Nevada Cancer Institute
Areas for improvement
But what about donors? Nonprofit Web sites need to consider them, as well. We have a few suggestions for how NVCI (and perhaps you) can better engage and cultivate would-be and actual donors online. When donors come to your Web site, they should never have to hunt for how to give. Donors who start on NVCI’s homepage have to dig through a dozen or so information blurbs to locate the “Ways to Give” call out. Instead, NVCI could offer a compelling line about donating within interactive stories on the homepage and link the story directly to the donation form.
NVCI features an entire section for donors and volunteers called “How to Help,” but it took us some time to find it. This section definitely is a good start, and we think listing the development staff by name reflects the warmth and accessibility of the organization through the site. NVCI could follow some of its own (programs-side) lessons and offer donor profiles, testimonials and stories. And for the donation process itself, it might investigate something a bit more simplified than the three-step process currently in place. We were happy to see the various options for tribute (in honor and memory of) gifts.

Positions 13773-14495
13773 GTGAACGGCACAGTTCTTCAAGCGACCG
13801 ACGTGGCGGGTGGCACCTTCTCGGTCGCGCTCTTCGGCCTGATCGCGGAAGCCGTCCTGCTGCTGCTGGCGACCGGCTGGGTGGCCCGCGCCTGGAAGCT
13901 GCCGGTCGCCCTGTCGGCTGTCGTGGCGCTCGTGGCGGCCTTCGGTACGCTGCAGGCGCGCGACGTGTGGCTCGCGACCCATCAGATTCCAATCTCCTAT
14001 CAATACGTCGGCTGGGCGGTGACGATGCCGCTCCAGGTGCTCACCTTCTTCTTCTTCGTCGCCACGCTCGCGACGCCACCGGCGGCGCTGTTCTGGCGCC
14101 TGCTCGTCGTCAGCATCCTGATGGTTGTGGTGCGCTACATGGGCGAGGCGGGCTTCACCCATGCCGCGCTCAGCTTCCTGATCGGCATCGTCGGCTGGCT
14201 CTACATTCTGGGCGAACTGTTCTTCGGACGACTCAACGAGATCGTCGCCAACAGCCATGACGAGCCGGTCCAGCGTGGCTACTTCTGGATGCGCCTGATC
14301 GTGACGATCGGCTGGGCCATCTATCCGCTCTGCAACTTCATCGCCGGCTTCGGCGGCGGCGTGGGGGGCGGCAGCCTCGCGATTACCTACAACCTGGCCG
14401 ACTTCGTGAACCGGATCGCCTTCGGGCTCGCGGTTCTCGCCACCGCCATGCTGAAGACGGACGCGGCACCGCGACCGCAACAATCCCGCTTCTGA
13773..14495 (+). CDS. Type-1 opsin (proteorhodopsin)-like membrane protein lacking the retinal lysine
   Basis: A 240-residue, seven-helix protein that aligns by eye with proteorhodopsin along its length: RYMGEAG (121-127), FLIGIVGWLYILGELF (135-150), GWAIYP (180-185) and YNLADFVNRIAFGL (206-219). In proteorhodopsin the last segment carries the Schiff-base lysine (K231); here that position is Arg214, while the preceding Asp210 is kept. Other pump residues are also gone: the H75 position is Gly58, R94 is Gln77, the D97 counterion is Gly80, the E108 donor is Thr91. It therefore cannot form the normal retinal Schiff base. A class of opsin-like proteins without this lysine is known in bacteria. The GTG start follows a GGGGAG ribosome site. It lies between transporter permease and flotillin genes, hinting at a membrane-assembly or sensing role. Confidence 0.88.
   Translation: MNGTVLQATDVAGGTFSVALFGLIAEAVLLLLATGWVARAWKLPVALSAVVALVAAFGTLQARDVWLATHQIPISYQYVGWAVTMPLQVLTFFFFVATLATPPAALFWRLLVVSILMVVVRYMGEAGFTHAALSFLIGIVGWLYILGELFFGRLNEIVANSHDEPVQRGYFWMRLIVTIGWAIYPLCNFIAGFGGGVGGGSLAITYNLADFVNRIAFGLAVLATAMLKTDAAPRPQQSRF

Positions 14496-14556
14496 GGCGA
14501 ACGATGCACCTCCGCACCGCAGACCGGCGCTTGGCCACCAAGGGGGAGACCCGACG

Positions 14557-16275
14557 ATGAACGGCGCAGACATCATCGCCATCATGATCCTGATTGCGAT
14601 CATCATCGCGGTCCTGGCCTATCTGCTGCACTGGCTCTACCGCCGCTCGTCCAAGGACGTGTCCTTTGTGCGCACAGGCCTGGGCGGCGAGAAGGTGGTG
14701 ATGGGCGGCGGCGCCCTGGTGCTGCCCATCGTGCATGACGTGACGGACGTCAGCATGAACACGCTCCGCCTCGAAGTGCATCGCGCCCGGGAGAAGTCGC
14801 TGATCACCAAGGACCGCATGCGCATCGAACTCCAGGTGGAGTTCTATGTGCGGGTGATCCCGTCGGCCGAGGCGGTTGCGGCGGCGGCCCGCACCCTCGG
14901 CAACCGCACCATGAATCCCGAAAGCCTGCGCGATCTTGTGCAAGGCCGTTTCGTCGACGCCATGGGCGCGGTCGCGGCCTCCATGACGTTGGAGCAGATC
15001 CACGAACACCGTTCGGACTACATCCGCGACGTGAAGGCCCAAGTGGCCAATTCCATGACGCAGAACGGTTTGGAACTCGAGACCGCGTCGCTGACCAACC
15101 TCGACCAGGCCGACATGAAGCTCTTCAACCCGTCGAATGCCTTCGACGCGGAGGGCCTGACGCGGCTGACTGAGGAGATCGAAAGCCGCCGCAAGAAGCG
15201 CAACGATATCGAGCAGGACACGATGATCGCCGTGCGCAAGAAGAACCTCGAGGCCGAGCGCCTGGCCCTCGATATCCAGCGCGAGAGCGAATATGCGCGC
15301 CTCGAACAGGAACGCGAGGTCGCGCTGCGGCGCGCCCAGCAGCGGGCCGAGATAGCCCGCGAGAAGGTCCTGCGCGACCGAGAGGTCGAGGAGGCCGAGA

NVCI’s tagline is “Hope thrives in the desert,” and it features the tagline prominently throughout the site. We find this sentiment describes our experience exploring its Web site as well. Not only does it present a place of hope and warmth, but also the clear navigation feels like an oasis of clarity in an online desert that often can feel muddled and confused. FS
Sarah Durham is founder and principal and Farra Trompeter is vice president of client relationships and strategy at New York-based consultancy Big Duck.